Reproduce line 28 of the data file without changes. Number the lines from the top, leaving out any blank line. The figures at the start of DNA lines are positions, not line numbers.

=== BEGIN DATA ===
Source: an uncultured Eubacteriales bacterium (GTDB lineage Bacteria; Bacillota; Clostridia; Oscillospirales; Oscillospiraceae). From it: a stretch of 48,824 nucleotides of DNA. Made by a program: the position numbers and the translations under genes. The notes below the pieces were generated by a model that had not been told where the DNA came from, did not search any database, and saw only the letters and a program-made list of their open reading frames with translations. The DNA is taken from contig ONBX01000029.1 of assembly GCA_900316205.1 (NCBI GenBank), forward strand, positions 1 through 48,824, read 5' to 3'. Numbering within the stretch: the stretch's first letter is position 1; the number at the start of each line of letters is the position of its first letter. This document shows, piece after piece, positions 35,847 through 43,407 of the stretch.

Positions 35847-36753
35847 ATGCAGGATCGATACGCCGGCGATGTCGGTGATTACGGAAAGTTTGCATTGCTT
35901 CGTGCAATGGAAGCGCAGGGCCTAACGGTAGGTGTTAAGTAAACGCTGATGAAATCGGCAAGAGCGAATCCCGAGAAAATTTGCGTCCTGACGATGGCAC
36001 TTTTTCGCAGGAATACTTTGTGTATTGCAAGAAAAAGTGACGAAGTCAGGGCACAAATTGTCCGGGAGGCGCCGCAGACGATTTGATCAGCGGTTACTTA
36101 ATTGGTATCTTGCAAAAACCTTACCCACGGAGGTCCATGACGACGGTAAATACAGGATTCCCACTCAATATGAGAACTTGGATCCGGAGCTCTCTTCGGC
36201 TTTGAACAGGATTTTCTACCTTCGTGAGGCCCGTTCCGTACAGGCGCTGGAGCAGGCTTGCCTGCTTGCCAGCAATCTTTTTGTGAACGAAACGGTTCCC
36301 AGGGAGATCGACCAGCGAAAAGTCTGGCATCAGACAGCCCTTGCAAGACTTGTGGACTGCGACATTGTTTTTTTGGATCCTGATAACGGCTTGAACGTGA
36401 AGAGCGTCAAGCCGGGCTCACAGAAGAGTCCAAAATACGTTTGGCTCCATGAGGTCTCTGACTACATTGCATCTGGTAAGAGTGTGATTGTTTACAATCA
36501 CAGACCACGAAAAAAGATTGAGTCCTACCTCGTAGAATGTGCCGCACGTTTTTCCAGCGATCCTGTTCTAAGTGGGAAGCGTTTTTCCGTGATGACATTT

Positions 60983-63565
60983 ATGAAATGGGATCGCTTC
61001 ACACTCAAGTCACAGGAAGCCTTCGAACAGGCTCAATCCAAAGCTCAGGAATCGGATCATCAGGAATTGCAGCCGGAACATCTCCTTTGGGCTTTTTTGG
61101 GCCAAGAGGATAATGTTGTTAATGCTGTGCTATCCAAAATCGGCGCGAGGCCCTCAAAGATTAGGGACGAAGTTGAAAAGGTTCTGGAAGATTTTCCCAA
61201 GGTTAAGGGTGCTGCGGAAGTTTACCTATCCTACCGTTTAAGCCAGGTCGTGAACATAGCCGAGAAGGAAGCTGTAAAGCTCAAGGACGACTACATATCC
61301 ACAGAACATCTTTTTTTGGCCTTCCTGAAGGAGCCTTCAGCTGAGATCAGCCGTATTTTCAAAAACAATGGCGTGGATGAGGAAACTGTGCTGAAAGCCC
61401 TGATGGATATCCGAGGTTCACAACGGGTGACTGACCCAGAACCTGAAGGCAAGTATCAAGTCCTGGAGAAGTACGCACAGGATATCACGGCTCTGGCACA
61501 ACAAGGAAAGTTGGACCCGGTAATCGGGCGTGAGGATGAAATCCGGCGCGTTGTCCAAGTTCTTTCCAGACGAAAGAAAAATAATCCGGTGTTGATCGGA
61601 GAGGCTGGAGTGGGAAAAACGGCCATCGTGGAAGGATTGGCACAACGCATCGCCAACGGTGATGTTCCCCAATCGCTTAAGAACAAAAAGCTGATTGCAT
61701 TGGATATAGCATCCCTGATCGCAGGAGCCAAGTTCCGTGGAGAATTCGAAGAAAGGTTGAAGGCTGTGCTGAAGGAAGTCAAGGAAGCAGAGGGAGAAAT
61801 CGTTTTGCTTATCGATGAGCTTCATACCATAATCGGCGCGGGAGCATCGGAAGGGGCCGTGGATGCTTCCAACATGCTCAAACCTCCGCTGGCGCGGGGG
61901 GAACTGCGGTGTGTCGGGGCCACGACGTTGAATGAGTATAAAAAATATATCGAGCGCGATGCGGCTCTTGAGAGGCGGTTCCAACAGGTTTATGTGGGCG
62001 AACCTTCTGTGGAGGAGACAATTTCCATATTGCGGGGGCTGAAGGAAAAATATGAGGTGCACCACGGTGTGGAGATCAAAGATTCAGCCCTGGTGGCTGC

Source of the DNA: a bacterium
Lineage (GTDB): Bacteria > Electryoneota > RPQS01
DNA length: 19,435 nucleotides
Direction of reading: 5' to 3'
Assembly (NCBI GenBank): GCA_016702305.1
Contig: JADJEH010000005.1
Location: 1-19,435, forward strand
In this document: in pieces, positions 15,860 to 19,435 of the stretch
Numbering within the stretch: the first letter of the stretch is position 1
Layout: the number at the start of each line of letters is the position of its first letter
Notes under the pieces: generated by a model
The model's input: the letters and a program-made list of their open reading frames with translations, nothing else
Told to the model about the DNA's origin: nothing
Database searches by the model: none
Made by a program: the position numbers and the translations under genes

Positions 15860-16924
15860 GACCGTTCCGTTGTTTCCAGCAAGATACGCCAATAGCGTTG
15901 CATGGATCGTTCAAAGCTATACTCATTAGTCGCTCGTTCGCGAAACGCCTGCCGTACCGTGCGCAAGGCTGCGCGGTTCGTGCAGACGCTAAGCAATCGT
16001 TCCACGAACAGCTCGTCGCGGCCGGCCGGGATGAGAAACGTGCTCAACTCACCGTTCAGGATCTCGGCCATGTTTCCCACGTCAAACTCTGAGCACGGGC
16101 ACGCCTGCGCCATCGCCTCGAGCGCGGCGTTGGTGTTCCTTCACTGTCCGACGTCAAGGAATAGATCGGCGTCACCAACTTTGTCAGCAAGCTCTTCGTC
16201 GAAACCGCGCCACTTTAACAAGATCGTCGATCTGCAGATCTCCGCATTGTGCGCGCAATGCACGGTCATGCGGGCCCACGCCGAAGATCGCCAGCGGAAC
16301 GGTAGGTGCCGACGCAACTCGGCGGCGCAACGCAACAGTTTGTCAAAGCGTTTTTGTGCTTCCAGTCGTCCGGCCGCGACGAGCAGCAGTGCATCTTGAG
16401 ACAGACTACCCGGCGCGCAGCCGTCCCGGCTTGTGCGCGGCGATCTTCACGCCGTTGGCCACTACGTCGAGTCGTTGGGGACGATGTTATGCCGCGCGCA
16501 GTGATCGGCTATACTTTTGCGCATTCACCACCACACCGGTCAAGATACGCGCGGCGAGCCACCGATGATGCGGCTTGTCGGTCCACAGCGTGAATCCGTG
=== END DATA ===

Assembly (NCBI GenBank): GCA_016702305.1